Journey to CMU an unusual one for Delay, Wilson
For all the effort Colorado Mesa’s baseball coaches put into recruiting, trying to find great players, sometimes it’s the players who find them.
The Mavericks landed two starting pitchers with draft potential this year without knowing about them until they contacted the Mavs’ coaches.
Matt Delay and Nevin Wilson found Mesa last summer.
“I’ll tell you what, nine times out of 10, kids that find us end up being good players for us,” CMU coach Chris Hanks said. “You don’t have to coax them, beg them or plead for them to come to your school. You don’t get caught in negotiation with the kid or family over scholarship money. They just want to play and get an education.
“When they find us, it’s usually a scenario where they’ve had some tough luck. College athletics in general have a way of bloodying a kid mentally. It’s tough. That’s what high school kids don’t understand.”
Delay returned to baseball one year ago after not playing for three years. Wilson transferred from Division I Vanderbilt after not seeing much time on the mound.
They are a combined 5-1 in 10 starts for the 22nd-ranked Mavericks (21-6).
“It’s surreal,” Delay said. “To know when I (wasn’t playing baseball), I wasn’t quite following my dream. I love being out here. It brings a smile to my face. After three years of wishing I was here, I’m back on a baseball field, and I’m not going to take it for granted this time.”
Delay, 23, grew up Boca Raton, Fla., in a baseball city. He threw a no-hitter in a high school district playoff game, but the 2009 high school graduate thought he’d be highly recruited by major NCAA Division I programs in Florida.
Instead, he was only getting scholarship offers from Division II programs and one Division I program in New Jersey.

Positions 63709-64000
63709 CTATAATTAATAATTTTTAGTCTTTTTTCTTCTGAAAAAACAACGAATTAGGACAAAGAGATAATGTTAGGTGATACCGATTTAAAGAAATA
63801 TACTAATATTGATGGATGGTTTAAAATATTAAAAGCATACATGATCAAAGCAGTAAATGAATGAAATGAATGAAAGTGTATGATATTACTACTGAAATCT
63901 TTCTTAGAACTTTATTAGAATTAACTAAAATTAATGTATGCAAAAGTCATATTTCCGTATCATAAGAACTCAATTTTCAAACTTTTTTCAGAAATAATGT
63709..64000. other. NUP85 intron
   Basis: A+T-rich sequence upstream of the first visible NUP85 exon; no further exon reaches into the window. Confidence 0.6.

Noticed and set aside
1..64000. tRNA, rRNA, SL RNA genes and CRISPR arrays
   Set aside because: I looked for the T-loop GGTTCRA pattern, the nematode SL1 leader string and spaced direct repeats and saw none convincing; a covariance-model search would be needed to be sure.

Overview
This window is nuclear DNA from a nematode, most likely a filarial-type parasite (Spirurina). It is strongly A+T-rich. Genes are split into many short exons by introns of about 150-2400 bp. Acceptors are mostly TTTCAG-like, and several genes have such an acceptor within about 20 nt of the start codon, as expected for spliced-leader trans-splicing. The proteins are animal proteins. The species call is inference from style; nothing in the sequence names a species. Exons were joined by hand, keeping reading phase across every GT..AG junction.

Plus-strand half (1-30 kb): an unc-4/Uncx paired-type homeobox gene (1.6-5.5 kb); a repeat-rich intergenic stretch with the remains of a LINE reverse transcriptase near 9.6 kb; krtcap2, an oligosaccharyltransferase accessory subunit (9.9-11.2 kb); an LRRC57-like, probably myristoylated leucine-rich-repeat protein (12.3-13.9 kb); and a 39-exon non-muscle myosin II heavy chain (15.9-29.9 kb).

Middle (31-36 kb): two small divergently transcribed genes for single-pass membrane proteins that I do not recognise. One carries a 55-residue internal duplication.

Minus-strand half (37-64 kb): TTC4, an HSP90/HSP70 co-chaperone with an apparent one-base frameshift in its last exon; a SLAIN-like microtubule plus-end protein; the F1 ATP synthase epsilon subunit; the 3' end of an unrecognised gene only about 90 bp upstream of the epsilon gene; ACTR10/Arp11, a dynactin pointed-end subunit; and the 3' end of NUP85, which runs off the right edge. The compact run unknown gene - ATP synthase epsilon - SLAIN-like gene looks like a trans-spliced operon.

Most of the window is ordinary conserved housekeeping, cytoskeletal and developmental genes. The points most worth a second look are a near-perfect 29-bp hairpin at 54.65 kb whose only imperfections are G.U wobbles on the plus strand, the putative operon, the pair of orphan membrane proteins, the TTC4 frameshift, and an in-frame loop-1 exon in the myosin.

“I was an 18-year-old kid,” Delay said. “I thought I was a stud. I wanted to go to FSU, Miami. I wanted to be a big-time player.
“I was in position to do pretty well, if I was just a little more humble.”
One year after he graduated high school, Delay decided to enroll and walk on at Division I North Florida, but he dropped a class the day before a tryout, putting him below the minimum credit hours to be a full-time student, and said he wasn’t allowed to try out.
“I thought that was the end of my career,” Delay said.
He started working at a local restaurant.
In 2012, he was watching a Major League Baseball game and saw some familiar faces, such as former high school opponent Eric Hosmer, now with the Kansas City Royals.
“A lot of people I played in high school are in the pros now,” Delay said. “I was watching (baseball) on TV, wishing I was doing it. I realized one year I could, and made it happen.”
Delay singled out Chicago White Sox catcher Adrian Nieto and Hosmer. Both played at a rival high school. Delay struck them out back-to-back in a summer-league game.
Another of Delay’s high school rivals, Deven Marrero, is one of the top prospects of the Boston Red Sox. Marrero graduated in 2009 and is starting the season at Double-A Portland (Maine).
“That’s what made me miss it, watching guys I played with on TV,” Delay said. “I was 21 when I decided to do this after three years of just working and going to school in North Florida.”